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Virgin Orbit Auctions Off Assets to Rocket Lab, Launcher, and Stratolaunch

By Doug Messier
Parabolic Arc
May 23, 2023
Filed under , , , , ,
Virgin Orbit Auctions Off Assets to Rocket Lab, Launcher, and Stratolaunch
Virgin Orbit’s LauncherOne rocket ignites moments after being released by carrier aircraft Cosmic Girl for the company’s Launch Demo 2 mission. January 17th, 2021.
Image credit: Virgin Orbit.

Richard Branson’s bankrupt launch provider Virgin Orbit (OTCMKTS: VORBQ), which spent more than $1 billion developing the capability to launch satellites from a Boeing 747 jumbo jet, auctioned off its assets to Rocket Lab, Launcher, Stratolaunch, and a fourth company called INLIPER for just under $36.5 million on Monday, according to a court filing.

Launch provider and satellite manufacturer Rocket Lab bid $16.1 million in the auction for Virgin Orbit’s headquarters and launch vehicle manufacturing facility in Long Beach, California. Rocket Lab’s headquarters and production facility are also located in Long Beach.

Virgin Orbit Asset Bids

BidderAssetsAsset LocationAmount
INLIPER Acquisition and Liquidity
Services Operations (Provisional)
Payload processing machinery and equipmentLong Beach, Calif.$650,000
LauncherEngine test facility lease, machinery & equipment, and inventoryMojave, Calif.$2,700,000
Rocket Lab USALaunch vehicle production machinery & equipment and building leaseLong Beach, Calif.$16,118,684
StratolaunchBeing 747 Cosmic Girl & related assetsLong Beach, Calif.$17,000,000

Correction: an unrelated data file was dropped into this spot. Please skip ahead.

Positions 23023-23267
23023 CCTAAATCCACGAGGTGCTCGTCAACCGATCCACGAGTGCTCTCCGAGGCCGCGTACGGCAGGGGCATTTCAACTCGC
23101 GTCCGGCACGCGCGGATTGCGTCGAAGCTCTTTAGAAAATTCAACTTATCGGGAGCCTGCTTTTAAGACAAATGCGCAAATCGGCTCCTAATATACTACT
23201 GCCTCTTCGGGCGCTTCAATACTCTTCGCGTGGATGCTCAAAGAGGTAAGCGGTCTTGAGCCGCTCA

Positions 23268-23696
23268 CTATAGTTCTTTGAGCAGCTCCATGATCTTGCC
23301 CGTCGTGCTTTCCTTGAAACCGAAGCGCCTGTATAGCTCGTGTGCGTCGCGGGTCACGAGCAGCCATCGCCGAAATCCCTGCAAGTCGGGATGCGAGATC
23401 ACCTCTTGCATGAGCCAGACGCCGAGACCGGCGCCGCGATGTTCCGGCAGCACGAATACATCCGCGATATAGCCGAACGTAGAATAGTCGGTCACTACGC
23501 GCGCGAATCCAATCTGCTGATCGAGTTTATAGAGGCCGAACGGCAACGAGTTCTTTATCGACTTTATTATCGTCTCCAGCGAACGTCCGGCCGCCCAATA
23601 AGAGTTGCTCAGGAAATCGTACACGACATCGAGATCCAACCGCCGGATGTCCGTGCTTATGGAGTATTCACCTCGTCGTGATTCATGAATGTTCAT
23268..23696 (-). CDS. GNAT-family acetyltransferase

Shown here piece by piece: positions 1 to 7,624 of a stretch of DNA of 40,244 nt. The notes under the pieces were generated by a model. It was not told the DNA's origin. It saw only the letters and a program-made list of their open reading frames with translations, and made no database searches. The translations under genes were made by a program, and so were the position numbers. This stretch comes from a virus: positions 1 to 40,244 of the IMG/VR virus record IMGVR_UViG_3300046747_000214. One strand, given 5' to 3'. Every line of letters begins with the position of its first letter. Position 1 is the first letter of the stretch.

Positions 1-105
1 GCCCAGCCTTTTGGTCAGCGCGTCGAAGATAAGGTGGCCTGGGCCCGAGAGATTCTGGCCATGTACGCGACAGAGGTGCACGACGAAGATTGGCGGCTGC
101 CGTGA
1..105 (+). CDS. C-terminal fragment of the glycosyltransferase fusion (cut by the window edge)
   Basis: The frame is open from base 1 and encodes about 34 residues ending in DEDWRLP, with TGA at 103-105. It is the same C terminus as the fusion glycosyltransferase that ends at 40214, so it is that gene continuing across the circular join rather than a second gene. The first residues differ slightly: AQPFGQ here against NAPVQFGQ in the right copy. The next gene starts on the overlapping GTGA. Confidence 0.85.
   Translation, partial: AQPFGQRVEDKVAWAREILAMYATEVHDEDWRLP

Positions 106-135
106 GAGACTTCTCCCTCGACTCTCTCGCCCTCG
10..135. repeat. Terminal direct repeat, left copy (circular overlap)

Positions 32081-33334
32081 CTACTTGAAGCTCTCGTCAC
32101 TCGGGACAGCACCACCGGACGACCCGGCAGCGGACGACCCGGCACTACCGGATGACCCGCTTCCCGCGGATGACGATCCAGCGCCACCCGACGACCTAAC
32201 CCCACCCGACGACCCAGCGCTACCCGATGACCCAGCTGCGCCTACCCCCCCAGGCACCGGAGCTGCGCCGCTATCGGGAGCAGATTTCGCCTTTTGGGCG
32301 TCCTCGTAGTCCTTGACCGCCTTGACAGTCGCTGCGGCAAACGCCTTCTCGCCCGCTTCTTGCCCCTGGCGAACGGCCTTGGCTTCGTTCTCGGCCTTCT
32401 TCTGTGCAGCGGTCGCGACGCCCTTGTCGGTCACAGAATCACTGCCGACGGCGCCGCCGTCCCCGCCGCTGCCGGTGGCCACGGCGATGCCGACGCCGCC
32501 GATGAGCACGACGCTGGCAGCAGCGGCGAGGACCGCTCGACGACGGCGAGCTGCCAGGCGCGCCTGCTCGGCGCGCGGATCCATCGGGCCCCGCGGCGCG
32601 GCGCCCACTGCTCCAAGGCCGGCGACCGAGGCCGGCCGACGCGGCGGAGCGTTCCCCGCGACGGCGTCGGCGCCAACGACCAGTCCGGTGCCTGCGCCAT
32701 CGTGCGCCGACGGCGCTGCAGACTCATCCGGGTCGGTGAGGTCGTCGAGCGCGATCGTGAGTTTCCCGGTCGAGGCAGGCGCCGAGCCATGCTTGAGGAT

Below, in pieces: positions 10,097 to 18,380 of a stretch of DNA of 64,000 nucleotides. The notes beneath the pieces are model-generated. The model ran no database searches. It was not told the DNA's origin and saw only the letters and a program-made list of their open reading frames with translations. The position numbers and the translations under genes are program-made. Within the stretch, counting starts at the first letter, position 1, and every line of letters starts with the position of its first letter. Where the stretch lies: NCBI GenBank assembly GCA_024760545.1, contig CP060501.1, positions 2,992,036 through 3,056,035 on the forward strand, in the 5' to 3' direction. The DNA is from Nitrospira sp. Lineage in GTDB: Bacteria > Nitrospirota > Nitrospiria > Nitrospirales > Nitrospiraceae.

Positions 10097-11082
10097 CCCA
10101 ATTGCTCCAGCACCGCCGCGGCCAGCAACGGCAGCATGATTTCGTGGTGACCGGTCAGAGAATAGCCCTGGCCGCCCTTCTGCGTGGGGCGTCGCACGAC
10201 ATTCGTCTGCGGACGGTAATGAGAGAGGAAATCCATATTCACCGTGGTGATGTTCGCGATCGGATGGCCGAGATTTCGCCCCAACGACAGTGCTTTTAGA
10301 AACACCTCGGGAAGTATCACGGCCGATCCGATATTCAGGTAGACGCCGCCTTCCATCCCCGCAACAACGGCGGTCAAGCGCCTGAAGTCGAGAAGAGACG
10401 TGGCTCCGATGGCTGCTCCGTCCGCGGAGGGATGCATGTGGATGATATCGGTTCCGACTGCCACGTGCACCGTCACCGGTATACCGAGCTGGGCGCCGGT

Stratolaunch bid $17 million for the Boeing 747 Cosmic Girl, which Virgin Orbit used to air launch satellites using the LauncherOne booster. Stratolaunch, which is headquartered at the Mojave Air and Space Port in California, operates a large, dual-fuselage aircraft named Roc to air launch hypersonic vehicles.

Launcher, which is a propulsion company, bid $2.7 million for Virgin Orbit’s engine test facilities and equipment at the Mojave spaceport. Launcher has its headquarters in Hawthorne, California. In February, the company was acquired by Vast, a California company that earlier this month announced plans to launch a private space station in 2025.

Virgin Orbit also has a provisional agreement to sell payload processing machinery and equipment to INLIPER Acquisition and Liquidity Services Operations for $650,000. The sale is subject to the finalization of documentation, the court filing said.

Virgin Orbit's Boeing 747 Cosmic Girl
Cosmic Girl Boeing 747. Image credit Virgin Orbit.

Virgin Orbit elected not to continue the auction for inventory at its payload processing and headquarters and manufacturing facilities in Long Beach.

“Accordingly, no Successful Bidder or Next-Highest Bidder has been selected for such Assets at this time. Further, the Debtors reserve all rights to exercise their business judgment and fiduciary duties with respect to the Assets,” the company said in its filing.

The United States Bankruptcy Court in Delaware will hold a sales hearing on Wednesday, May 24 at 2 PM EDT.